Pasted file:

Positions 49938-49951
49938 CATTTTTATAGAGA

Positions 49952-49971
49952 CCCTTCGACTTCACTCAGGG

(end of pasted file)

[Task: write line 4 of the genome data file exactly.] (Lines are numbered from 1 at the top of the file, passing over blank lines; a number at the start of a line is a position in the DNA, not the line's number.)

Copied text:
49952 CCCTTCGACTTCACTCAGGG